The standard governing the classification of an order by the reviewing court as "excluding" or "suppressing" evidence under section 114-12 has proven elusive. In Flatt, the supreme court referred to "an issue collateral to the determination of defendant's guilt or innocence" as the basis for a motion to suppress. (82 Ill.2d 250, 266.) The appellate court, in a pre-Flatt case, discussed this concept in greater detail.

"In general that rule has referred to the suppression of evidence, which although probative, has been obtained in violation of the constitutional privilege of the accused against self-incrimination [citation] or his right to be free from unreasonable searches and seizures [citation]. The purpose of the exclusion * * * is not to aid in the truth-seeking process but to deter future deprivations of individuals' rights by similar attempts to improperly obtain evidence." (People v. Jackson (1979), 67 Ill. App.3d 24, 27, 384 N.E.2d 591.)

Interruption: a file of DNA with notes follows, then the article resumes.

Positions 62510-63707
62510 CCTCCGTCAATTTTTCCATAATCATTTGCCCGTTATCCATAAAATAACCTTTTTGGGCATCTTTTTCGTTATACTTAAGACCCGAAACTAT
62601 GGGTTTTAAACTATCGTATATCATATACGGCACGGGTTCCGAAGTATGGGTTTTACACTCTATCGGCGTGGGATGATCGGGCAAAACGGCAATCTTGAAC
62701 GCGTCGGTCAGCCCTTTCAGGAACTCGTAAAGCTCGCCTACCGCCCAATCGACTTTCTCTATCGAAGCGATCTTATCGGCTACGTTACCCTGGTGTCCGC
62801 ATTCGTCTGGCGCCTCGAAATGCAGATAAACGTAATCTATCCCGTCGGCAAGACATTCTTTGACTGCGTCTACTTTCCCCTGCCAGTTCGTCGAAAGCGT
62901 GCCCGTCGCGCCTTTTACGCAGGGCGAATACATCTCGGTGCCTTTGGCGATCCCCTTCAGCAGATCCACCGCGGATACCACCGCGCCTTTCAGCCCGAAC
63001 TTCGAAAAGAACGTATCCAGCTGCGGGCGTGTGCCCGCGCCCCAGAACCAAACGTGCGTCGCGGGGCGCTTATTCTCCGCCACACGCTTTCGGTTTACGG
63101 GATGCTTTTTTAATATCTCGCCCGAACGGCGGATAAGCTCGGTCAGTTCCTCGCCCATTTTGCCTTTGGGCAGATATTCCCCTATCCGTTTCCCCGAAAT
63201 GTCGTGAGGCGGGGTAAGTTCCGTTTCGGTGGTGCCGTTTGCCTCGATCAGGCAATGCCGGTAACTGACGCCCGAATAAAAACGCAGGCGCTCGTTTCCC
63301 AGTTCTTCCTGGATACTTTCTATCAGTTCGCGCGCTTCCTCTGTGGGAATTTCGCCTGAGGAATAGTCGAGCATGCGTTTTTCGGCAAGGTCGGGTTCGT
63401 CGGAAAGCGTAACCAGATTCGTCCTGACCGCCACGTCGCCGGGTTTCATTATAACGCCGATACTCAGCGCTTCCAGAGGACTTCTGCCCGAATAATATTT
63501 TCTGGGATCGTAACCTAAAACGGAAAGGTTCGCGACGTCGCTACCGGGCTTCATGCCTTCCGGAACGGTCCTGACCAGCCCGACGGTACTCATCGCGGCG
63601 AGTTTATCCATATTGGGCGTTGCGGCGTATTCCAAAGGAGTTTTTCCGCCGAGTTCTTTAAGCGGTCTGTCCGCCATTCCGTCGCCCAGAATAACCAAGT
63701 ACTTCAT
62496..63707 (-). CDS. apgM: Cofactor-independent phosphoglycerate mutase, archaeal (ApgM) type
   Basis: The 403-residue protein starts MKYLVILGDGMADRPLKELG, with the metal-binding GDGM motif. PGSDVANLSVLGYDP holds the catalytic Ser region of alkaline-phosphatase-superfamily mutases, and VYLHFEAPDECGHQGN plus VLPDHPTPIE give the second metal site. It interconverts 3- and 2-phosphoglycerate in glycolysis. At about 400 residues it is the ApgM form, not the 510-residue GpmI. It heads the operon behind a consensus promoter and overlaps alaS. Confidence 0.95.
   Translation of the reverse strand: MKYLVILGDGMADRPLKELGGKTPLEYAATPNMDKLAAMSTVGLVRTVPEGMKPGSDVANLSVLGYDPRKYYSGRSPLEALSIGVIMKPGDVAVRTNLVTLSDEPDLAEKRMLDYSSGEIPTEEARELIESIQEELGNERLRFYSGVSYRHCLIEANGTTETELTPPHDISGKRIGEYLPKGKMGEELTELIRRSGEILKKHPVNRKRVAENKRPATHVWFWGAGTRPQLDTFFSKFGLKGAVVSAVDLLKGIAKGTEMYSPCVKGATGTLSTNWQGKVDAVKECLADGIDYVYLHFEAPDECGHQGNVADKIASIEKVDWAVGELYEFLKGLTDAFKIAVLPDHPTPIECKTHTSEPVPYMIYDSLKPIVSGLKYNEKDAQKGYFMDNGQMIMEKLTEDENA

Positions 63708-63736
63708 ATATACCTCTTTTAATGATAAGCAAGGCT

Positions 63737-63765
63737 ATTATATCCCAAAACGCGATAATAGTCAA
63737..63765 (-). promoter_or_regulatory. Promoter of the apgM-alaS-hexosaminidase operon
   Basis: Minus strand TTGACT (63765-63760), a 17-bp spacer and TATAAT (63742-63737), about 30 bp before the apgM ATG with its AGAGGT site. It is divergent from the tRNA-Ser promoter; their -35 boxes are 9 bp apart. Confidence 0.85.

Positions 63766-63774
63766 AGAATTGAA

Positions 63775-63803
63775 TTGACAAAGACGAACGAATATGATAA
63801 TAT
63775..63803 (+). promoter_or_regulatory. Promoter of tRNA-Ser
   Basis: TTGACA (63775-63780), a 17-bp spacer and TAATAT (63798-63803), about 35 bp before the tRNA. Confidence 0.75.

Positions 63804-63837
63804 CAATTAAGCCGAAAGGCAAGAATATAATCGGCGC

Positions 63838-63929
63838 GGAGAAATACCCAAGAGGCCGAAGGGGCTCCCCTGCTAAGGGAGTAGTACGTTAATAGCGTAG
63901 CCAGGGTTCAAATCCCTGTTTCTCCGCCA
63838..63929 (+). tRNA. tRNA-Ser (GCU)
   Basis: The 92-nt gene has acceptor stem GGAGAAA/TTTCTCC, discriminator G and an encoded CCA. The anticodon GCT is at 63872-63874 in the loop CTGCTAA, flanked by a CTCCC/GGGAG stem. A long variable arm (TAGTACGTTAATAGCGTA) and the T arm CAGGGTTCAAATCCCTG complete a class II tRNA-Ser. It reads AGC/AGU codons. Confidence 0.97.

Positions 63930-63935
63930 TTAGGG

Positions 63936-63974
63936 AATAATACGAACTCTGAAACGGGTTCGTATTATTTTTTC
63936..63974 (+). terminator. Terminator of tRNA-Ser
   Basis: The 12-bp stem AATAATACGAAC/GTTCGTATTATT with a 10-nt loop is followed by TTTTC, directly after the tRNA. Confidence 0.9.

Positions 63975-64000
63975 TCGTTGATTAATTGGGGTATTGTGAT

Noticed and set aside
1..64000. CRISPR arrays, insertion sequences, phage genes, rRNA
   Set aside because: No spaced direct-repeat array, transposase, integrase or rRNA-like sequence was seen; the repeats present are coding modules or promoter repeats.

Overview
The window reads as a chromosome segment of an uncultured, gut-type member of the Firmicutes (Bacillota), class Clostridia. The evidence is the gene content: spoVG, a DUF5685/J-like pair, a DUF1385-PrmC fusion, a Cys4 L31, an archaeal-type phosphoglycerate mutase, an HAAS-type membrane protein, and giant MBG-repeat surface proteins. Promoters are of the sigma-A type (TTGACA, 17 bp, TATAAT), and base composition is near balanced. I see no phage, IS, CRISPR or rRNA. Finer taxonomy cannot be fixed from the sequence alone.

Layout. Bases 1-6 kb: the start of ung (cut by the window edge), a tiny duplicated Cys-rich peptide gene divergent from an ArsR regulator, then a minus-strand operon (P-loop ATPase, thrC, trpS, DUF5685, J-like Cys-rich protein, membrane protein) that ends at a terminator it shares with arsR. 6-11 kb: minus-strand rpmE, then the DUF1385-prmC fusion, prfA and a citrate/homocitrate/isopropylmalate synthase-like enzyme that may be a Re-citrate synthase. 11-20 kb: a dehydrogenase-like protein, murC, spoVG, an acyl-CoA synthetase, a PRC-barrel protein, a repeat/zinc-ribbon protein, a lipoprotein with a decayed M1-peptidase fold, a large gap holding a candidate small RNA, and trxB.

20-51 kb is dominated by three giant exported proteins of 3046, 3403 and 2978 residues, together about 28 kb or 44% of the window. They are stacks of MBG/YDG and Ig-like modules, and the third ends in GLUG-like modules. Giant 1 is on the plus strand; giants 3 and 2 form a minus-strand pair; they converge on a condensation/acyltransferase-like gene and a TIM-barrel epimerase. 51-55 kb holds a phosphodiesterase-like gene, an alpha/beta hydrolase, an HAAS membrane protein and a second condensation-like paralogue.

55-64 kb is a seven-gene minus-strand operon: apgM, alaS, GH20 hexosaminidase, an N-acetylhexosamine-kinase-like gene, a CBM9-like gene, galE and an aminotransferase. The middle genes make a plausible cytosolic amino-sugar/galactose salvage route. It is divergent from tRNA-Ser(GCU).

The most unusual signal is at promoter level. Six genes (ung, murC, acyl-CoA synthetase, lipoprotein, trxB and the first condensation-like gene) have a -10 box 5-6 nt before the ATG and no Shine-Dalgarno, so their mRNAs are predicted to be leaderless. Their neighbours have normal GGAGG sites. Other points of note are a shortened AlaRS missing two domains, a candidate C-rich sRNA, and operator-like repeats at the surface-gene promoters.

The court concluded that the order, which refused admission of evidence because its prejudicial effect outweighed its probative value, was evidentiary in nature rather than suppressive. (See also People v. Macaluso (1976), 36 Ill. App.3d 592, 344 N.E.2d 476.) Similarly, the court in People v. Johnson (1983), 113 Ill. App.3d 367, held that an order based on lack of relevance "excluded" evidence. *fn1 The appellate court has also held that an order which was based on the prosecution's failure to establish a chain of custody in the handling of a document "excluded" evidence. (People v. Williams (1982), 108 Ill. App.3d 219, 220, 438 N.E.2d 1311.) Conversely, the court in People v. Tomasello (1981), 98 Ill. App.3d 588, held that an order which struck a witness' testimony because of a violation of a statute prohibiting the State from paying an investigator a fee contingent on the success of the prosecution was suppressive in nature. In People v. Stuckey (1979), 78 Ill. App.3d 1085, 1090, 398 N.E.2d 97, the trial court's order precluding identification testimony because of alleged police misconduct in failing to produce photographs was held to be a suppression ruling. In Flatt, the supreme court held that testimony concerning fingerprint evidence gleaned from a pane of glass not produced by the prosecution had been "suppressed" by the trial court. In People v. Phipps (1980), 83 Ill.2d 87, the court held that an order prohibiting the State from calling any witness who invoked a statutory privilege was suppressive. The court in People v. Meyers (1982), 109 Ill. App.3d 862, 865, 441 N.E.2d 397, held that the trial court's refusal to admit evidence obtained in violation of the accused's sixth amendment right to counsel was an order "suppressing" evidence. The rule which thus emerges from the cases is that a motion based on criteria relating to the perceived truthfulness, reliability, or relevance of the proffered evidence "excludes" evidence and section 114-12(c) does not preclude the trial court from ruling on such a motion; a motion which is based on public policies forbidding the use of certain evidence despite its relevance and apparent trustworthiness "suppresses" evidence and section 114-12(c) prohibits the trial court from considering such a motion during trial absent an allegation of illegal seizure. See People v. Flatt (1980), 82 Ill.2d 250, 266.